pickit2 turn on two leds?

Discussion in 'Embedded Systems and Microcontrollers' started by chris13409, Jan 7, 2010.

  1. chris13409

    Thread Starter New Member

    Jan 7, 2010
    7
    0
    I'm just starting out using the pick2 starter kit. Lesson 1 is "Turn on an led"
    This is the code to turn led DS1 on:
    Code ( (Unknown Language)):
    1. #include <p16F690.inc>
    2.      __config (_INTRC_OSC_NOCLKOUT & _WDT_OFF & _PWRTE_OFF & _MCLRE_OFF & _CP_OFF & _BOR_OFF & _IESO_OFF & _FCMEN_OFF)
    3.      org 0
    4. Start:
    5.      bsf     STATUS,RP0    ; select Register Page 1
    6.      bcf     TRISC,0          ; make IO Pin C0 an output
    7.      bcf     STATUS,RP0    ; back to Register Page 0
    8.      bsf     PORTC,0          ; turn on LED C0 (DS1)
    9.      goto    $                   ; wait here
    10.      end
    11.    
    I can turn any single led on by changing TRIC,0 and PORTC,0.
    I want to turn two or more leds on. I thought it would be as simple as this:
    Code ( (Unknown Language)):
    1. #include <p16F690.inc>
    2.      __config (_INTRC_OSC_NOCLKOUT & _WDT_OFF & _PWRTE_OFF & _MCLRE_OFF & _CP_OFF & _BOR_OFF & _IESO_OFF & _FCMEN_OFF)
    3.      org 0
    4. Start:
    5.      bsf     STATUS,RP0    ; select Register Page 1
    6.      bcf     TRISC,0          ; make IO Pin C0 an output
    7.      [COLOR=red]bcf     TRISC,1          ; make IO Pin C1 an output[/COLOR]
    8.      bcf     STATUS,RP0    ; back to Register Page 0
    9.      bsf     PORTC,0          ; turn on LED C0 (DS1)
    10.      [COLOR=red]bsf     PORTC,1          ; turn on LED C1 (DS2)[/COLOR]
    11.  
    12.      goto    $                ; wait here
    13.      end
    14.    
    However, the only led that will turn on is the last one in the code. (in this case DS2) I've tried with 0,1,2,3. It is allways the last one in the code that lights.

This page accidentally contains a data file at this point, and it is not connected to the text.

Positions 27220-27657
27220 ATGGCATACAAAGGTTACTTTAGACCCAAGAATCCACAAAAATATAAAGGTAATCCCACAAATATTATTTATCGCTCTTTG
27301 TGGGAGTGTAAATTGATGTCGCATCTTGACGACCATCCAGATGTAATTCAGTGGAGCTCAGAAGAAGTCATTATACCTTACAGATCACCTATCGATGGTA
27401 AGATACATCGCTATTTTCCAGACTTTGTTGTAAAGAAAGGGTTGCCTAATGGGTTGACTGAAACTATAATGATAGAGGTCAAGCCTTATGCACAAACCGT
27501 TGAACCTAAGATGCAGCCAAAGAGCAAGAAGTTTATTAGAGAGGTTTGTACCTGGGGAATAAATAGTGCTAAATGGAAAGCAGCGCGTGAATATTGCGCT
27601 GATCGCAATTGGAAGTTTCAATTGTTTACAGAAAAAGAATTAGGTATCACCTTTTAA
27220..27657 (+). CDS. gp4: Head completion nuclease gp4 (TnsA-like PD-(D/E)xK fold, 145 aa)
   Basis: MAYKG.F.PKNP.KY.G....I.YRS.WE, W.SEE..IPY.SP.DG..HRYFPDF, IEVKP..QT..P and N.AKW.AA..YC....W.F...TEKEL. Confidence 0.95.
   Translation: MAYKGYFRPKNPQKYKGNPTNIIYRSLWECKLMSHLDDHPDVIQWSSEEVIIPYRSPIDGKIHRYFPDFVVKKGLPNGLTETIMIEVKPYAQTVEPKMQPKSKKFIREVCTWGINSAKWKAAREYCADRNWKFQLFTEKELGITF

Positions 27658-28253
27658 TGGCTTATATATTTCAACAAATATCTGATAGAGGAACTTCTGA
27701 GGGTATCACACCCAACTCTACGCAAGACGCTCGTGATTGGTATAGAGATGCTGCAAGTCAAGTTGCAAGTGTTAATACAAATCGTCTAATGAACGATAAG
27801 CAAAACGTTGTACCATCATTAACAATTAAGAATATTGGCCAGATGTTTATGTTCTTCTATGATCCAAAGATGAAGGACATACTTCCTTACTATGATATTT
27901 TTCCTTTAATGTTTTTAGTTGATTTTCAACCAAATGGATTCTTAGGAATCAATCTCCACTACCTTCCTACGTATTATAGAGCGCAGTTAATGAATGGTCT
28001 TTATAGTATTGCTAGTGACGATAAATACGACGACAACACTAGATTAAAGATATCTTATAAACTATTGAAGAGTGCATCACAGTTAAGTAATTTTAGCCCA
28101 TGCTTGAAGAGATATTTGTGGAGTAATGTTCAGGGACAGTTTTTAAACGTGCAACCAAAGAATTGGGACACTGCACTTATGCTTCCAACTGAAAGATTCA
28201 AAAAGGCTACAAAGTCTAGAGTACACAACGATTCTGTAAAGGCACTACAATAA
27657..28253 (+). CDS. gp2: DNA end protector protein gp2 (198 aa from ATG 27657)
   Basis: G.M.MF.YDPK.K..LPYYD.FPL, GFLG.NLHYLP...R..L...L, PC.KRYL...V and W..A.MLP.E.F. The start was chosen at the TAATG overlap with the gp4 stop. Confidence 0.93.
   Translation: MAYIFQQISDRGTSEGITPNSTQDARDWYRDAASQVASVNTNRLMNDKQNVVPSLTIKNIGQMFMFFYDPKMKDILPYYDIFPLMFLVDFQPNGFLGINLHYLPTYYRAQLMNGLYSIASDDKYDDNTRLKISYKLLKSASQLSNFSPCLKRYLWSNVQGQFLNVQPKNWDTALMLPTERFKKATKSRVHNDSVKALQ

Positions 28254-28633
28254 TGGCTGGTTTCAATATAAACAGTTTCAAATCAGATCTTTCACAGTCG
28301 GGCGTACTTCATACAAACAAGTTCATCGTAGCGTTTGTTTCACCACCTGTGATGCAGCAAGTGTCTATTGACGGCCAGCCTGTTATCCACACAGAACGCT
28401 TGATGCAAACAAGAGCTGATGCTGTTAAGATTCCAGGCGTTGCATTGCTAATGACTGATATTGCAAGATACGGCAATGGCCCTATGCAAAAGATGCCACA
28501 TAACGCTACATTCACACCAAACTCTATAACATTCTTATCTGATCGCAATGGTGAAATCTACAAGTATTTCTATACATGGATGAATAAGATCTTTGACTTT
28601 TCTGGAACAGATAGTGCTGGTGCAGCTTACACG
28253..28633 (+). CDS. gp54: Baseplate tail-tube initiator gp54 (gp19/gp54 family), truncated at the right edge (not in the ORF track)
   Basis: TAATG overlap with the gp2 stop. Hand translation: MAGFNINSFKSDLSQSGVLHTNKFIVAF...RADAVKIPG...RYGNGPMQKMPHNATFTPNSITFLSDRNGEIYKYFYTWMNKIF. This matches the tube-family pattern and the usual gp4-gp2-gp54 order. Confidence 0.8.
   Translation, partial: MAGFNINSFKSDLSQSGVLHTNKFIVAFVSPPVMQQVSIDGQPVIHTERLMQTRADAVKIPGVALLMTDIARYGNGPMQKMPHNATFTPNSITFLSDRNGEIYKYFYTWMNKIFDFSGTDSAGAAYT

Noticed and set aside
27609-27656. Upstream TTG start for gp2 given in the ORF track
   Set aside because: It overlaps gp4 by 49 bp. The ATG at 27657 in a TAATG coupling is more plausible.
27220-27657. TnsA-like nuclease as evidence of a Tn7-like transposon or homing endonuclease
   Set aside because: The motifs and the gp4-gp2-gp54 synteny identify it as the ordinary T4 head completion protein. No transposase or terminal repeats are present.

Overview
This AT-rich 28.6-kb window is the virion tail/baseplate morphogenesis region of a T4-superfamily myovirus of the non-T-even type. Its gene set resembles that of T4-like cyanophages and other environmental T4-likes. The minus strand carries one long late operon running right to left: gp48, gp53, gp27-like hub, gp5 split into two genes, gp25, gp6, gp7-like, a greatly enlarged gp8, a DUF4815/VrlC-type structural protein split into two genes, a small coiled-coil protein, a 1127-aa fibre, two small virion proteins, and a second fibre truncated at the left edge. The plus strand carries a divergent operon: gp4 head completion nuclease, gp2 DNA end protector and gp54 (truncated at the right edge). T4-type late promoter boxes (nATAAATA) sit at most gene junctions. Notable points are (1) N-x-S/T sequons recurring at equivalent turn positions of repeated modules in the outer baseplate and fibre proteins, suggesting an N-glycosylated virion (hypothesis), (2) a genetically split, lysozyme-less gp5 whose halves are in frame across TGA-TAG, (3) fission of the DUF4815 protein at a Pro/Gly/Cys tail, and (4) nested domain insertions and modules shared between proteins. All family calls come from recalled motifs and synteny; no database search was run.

What is the right way to turn on two leds?
     
  2. Markd77

    Senior Member

    Sep 7, 2009
    2,803
    594
    Have a search for the read, modify, write problem. Basically it is a bad idea to do bit operations on the port. Either change the bits in a buffer and then write that to the port or do:
    movlw B'00000011'
    movwf PORTC
     
  3. t06afre

    AAC Fanatic!

    May 11, 2009
    5,939
    1,222
    This is not obvious. But then after power up/reset the bits in ANSEL/ANSELH register is set to 1. From the PIC 16F690 data sheet we have
    For PORTC we also have
    In your case all ANSEL/ANSELH bits are set, so if you use the BSF function all other bits will be reset.
    Take a look at example 4-4 in the data sheet for the PIC 16f690
    Code ( (Unknown Language)):
    1.  
    2. ;EXAMPLE 4-4: INITIALIZING PORTC
    3. BCF STATUS,RP0 ;Bank 0
    4. BCF STATUS,RP1 ;
    5. CLRF PORTC ;Init PORTC
    6. BSF STATUS,RP1 ;Bank 2
    7. CLRF ANSEL ;digital I/O
    8. BSF STATUS,RP0 ;Bank 1
    9. BCF STATUS,RP1 ;
    10. MOVLW 0Ch ;Set RC<3:2> as inputs
    11. MOVWF TRISC ;and set RC<5:4,1:0> as outputs
    12. BCF STATUS,RP0 ;Bank 0
    13.  
     
    Last edited: Jan 7, 2010
  4. chris13409

    Thread Starter New Member

    Jan 7, 2010
    7
    0
    Got it figured out.
    It was mainly ANSEL.
    I still don't see the answer in the data sheet. I guesse that it's one of those things wher you know it in the first place.
     
  5. Dalaran

    Active Member

    Dec 3, 2009
    168
    0
    I think t06afre quoted the correct text from the datasheet. It specifically says that the ANSEL bits must be cleared or you might have unexpected behaviour when executing read-modify-write commands. EVERYTHING is in the datasheet, it just usually takes more reading than the minimum.

    eg. You have no need to use the ADC but this section must be read to not have difficulties, same goes for comparator, config bits, etc,etc.
     
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